Northern Ireland

Music and lyrics: Politics walk-on part

Tom Elliott
Image caption 'A little less conversation' from Ulster Unionist leader Tom Elliott at conference

What has the seminal Manchester band the Stone Roses got to do with the SDLP, except for the fact they are both planning a comeback?

And for that matter what has the Canadian Indie band Arcade Fire got to do with the Ulster Unionist Party?

The answer lies behind the scenes at their party conferences where rock music is increasingly used to herald the arrival of leaders for their big set-piece speeches.

The Arcade Fire's 'Ready To Start' was the tune of choice for the Ulster Unionist Party recently to the amusement of political blogger Alan Meban.

"The very first line is 'businessmen drink my blood', he said. "Is that the economic policy of the Ulster Unionist Party?

"There's usually somebody behind the scenes who has spent a long time figuring out what guitar riff they shall play as their leader majestically enters the hall and yet we can barely hear what the music is, you can never hear the lyrics, you can just hear under the roar of applause this strain of music but somebody has spent ages trying to figure out what that music is and choosing it very carefully."

One of those people is Ruairi O'Kane, former director of communications for the SDLP, who decided the Stone Roses' 'This Is The One' was the perfect soundtrack for the entrance of former leader Mark Durkan.

"They do say politics is show business for ugly people and given now that party conferences are broadcast live on television we like to do our bit to try to make them as entertaining as possible," he said.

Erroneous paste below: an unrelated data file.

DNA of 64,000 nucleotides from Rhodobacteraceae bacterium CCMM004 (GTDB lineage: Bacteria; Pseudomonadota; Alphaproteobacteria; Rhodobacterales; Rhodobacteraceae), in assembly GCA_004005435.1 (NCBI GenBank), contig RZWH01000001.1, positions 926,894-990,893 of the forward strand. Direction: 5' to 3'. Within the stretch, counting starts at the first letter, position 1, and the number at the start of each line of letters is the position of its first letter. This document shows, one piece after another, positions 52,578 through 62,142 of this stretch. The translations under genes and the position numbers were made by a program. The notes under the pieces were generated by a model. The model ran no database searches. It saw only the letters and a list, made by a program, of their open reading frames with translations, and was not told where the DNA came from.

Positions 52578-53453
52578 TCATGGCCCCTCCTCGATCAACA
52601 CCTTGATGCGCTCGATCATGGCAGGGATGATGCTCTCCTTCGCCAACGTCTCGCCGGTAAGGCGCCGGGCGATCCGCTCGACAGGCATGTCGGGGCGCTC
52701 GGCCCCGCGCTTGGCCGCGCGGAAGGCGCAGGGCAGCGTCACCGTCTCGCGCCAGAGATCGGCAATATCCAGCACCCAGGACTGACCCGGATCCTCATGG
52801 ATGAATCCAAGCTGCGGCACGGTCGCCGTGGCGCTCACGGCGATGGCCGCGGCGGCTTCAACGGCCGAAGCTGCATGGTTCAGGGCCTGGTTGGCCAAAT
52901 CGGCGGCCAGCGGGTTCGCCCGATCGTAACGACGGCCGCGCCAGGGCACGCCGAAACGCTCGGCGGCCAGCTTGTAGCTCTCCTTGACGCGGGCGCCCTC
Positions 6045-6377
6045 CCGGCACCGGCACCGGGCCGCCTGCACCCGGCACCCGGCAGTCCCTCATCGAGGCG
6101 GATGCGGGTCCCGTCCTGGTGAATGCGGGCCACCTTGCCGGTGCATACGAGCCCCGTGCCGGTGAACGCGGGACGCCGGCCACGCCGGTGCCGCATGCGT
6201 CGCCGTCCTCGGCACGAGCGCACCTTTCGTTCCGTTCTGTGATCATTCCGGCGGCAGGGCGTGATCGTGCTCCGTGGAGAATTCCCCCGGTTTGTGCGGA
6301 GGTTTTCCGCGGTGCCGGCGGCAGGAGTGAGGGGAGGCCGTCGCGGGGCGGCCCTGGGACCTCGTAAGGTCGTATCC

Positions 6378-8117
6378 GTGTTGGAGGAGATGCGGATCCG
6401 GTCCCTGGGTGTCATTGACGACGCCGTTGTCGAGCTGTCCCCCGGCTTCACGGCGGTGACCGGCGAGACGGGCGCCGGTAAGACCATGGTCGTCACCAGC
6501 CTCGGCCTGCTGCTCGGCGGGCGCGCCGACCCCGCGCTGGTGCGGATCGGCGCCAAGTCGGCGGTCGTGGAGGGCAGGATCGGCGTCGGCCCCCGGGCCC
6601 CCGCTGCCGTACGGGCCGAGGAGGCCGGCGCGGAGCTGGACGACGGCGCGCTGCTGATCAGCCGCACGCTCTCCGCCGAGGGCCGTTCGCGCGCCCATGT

The Bard of Barking, Billy Bragg, knows more about political pop than most.

"I think politicians desperately want to be hip, " he said.

"I've been working in this job a long, long time and I never met a politician who didn't want to be a rock star and it's sad.

"I mean, what do the Stone Roses have to do with SDLP policies? And very often politicians get it wrong, the famous one being Ronald Reagan taking 'Born In The USA' by Bruce Springsteen, which is actually almost an anti-American song and just hearing the chorus and not bothering to look at the lyrics.

"The last time I was at (the Labour) party conference the Prime Minister came on to 'A Little Less Conversation', which I've always taken to be an inducement to sh******, rather than political discourse.

"I don't think the 'action' Elvis is talking about is setting up day care centres for children and having a progressive policy towards the European Union."

Bragging rights

'A Little Less Conversation' was also used by the Ulster Unionists for Tom Elliot's first speech as party leader in 2010.

But Alan Meban said that wasn't a very good idea either.

"We'd just had Trevor Ringland, Paula Bradshaw and Harry Hamilton all leaving the party very disillusioned and there we had one of the verses which goes 'C'mon baby I'm tired of talking, grab your coat and lets start walking' which is exactly what two or three of their candidates had just done."

Ruairi O'Kane said: "After conferences you would get e-mails certainly from the youth members asking you for the names of tunes.

"When Margaret Ritchie defeated Alasdair McDonnell for the leadership we used an Obama song 'Battlecry' by Chantelle. Unfortunately the tune we never got to use was the one to be used if Alasdair had won, which was 'You Can Call Me Al' by Paul Simon.

According to Billy Bragg, the ultimate fear is having the wrong kind of politician endorse your music.

"One morning, I was doing the Andrew Marr programme sitting in the green room and Alistair Darling came in. He says to me 'Are you still gigging, Billy?' so I said to him 'Yeah, are you still Chancellor of the Exchequer Alastair' and he looked at me a bit quizzical and went off to make-up.

"And then the next thing the door opens and in walks George Osborne and as soon as he sees me he goes 'Billy Bragg - I was 21 years when I wrote this song' and I thought, 'This is a nightmare'."